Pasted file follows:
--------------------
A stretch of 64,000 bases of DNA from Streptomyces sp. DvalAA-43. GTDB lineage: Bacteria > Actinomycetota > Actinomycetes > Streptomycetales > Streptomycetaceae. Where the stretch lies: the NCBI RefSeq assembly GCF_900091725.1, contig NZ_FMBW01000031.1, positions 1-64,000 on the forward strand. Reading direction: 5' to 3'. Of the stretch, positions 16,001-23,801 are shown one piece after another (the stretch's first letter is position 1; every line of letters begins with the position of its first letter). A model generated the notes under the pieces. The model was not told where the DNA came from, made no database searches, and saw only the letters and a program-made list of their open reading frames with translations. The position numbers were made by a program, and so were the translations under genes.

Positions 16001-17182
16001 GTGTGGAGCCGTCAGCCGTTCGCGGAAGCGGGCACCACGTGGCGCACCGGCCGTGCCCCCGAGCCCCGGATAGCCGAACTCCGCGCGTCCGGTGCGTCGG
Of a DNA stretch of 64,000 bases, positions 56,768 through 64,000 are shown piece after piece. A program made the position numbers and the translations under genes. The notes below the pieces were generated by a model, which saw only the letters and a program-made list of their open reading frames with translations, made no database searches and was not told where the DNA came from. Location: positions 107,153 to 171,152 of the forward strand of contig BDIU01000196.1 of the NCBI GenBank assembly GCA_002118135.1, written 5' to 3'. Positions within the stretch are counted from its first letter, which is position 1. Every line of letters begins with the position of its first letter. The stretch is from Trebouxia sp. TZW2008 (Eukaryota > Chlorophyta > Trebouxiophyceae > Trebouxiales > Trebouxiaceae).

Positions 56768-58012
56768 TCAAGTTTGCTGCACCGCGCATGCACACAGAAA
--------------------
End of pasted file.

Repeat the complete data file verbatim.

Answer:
A stretch of 64,000 bases of DNA from Streptomyces sp. DvalAA-43. GTDB lineage: Bacteria > Actinomycetota > Actinomycetes > Streptomycetales > Streptomycetaceae. Where the stretch lies: the NCBI RefSeq assembly GCF_900091725.1, contig NZ_FMBW01000031.1, positions 1-64,000 on the forward strand. Reading direction: 5' to 3'. Of the stretch, positions 16,001-23,801 are shown one piece after another (the stretch's first letter is position 1; every line of letters begins with the position of its first letter). A model generated the notes under the pieces. The model was not told where the DNA came from, made no database searches, and saw only the letters and a program-made list of their open reading frames with translations. The position numbers were made by a program, and so were the translations under genes.

Positions 16001-17182
16001 GTGTGGAGCCGTCAGCCGTTCGCGGAAGCGGGCACCACGTGGCGCACCGGCCGTGCCCCCGAGCCCCGGATAGCCGAACTCCGCGCGTCCGGTGCGTCGG
Of a DNA stretch of 64,000 bases, positions 56,768 through 64,000 are shown piece after piece. A program made the position numbers and the translations under genes. The notes below the pieces were generated by a model, which saw only the letters and a program-made list of their open reading frames with translations, made no database searches and was not told where the DNA came from. Location: positions 107,153 to 171,152 of the forward strand of contig BDIU01000196.1 of the NCBI GenBank assembly GCA_002118135.1, written 5' to 3'. Positions within the stretch are counted from its first letter, which is position 1. Every line of letters begins with the position of its first letter. The stretch is from Trebouxia sp. TZW2008 (Eukaryota > Chlorophyta > Trebouxiophyceae > Trebouxiales > Trebouxiaceae).

Positions 56768-58012
56768 TCAAGTTTGCTGCACCGCGCATGCACACAGAAA